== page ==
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Banks seek to reassure South Florida depositors their accounts are safe

By David Lyons

March 13, 2023

There’s no need for South Florida consumers to make a run on their local banks, even though the stock prices of financial institutions large and small took a pounding on Wall Street, industry executives and advisers said Monday.

Between federal insurance and the strength of the region’s financial institutions, bank customers can be confident that their money is safe after regulators took over two banks in California and New York during the weekend.

“The depositors have nothing to be concerned about because all of our banks in South Florida are very strong,” said Ken Thomas, a longtime analyst who is president of Community Development Fund Advisors in Miami.

“Any bank with an FDIC label is really safe,” Thomas said, referring to the industry-backed Federal Deposit Insurance Corp. fund that protects accounts up to $250,000.

[ RELATED: President Biden tells US to have confidence in banks after Silicon Valley Bank and Signature Bank collapse ]

That is, unless the person is a stockholder in the “banks that have taken hits.”

Those banks — Silicon Valley Bank of Santa Clara, California, and Silvergate Bank of New York — were designated as risks to the banking system by the federal government over the weekend, a move that empowered regulators to shore up uninsured deposits. Authorities also created a new path to funding for any bank in need of additional cash.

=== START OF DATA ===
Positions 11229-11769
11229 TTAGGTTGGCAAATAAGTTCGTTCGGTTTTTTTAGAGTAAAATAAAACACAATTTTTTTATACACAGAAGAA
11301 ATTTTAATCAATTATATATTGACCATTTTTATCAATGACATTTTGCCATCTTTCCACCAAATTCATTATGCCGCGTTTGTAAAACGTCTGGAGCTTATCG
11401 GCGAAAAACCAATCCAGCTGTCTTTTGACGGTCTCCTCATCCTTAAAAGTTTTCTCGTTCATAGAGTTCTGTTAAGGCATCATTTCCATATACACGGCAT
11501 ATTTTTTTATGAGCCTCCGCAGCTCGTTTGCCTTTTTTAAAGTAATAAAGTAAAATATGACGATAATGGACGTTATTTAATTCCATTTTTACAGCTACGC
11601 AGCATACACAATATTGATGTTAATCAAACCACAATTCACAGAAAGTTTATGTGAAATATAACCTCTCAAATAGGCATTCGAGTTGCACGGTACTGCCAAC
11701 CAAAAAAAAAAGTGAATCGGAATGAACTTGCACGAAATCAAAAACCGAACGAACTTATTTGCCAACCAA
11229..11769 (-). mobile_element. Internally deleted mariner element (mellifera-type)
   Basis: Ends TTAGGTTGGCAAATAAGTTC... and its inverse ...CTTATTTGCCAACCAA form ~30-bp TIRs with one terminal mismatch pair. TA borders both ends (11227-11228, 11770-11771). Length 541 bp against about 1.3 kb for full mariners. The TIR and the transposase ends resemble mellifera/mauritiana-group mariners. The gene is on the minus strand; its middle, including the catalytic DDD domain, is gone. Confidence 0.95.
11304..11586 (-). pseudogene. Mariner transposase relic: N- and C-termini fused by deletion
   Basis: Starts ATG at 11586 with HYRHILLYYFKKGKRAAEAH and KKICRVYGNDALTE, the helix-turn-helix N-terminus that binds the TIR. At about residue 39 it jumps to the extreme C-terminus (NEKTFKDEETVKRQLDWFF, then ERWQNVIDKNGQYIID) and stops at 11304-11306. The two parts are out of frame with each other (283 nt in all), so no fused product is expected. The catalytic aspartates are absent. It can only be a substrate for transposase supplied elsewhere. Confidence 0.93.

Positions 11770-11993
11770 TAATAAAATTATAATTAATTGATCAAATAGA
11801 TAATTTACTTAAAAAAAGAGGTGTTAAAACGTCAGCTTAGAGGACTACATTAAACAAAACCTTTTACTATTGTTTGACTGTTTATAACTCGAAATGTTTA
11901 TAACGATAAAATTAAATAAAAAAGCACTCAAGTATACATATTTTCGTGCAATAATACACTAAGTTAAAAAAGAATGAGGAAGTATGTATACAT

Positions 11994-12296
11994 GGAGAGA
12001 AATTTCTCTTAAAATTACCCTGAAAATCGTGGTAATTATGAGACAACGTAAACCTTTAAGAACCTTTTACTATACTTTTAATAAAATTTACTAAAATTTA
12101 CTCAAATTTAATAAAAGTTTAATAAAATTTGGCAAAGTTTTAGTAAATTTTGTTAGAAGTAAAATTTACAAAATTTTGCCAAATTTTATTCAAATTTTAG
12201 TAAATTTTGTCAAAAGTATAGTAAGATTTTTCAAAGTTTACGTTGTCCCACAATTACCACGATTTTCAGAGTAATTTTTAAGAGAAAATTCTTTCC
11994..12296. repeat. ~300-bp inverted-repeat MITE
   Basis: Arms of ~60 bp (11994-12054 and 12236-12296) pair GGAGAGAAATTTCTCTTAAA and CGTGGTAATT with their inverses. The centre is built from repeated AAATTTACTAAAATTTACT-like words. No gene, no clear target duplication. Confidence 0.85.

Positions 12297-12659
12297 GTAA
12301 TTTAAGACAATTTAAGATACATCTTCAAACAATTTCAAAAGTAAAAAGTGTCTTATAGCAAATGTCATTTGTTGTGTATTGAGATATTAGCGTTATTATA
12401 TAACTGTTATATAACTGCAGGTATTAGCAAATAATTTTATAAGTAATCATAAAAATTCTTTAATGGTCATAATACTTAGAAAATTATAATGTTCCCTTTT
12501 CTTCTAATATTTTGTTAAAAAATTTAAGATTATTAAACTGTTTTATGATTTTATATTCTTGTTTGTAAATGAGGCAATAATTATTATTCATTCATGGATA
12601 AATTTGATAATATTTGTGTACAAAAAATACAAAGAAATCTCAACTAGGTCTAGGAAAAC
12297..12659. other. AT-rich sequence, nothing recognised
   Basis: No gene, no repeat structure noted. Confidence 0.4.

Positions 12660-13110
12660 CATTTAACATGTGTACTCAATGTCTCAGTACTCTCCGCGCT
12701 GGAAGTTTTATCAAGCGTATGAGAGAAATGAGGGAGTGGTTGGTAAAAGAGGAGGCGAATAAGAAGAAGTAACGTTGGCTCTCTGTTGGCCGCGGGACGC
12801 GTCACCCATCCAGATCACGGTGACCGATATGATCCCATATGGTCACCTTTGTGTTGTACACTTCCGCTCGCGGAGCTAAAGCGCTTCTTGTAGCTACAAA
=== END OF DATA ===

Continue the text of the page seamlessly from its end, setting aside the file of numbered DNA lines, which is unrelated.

Nonetheless, bank executives were busy speaking to their customers on Monday to calm their nerves and reassure them that the Silicon Valley Bank and Silvergate Bank takeovers did not constitute a repeat of the financial collapse of 2008, when bad housing loans nearly tanked the entire economy.

“My sense is that a lot of bankers and executives are reaching out to their client base,” said attorney Greg Bader, who advises banks for the Gunster law firm in Fort Lauderdale.” The Florida Bankers Association is supporting its members. The association is coordinating efforts to provide outreach to depositors to give them information so they can see the state of the industry and reassure them about the government efforts that took place.”

“I’d have to say hats off to them,” he said of federal regulators. “They did a very good job of backstopping depositors here.”

But Bader cautioned there could be more failures of banks whose investment situations mirror those of Silicon Valley and Silvergate.

“I certainly don’t think the couple of banks that have failed so far are the last ones,” he said. “There will be definitely more, in my opinion.”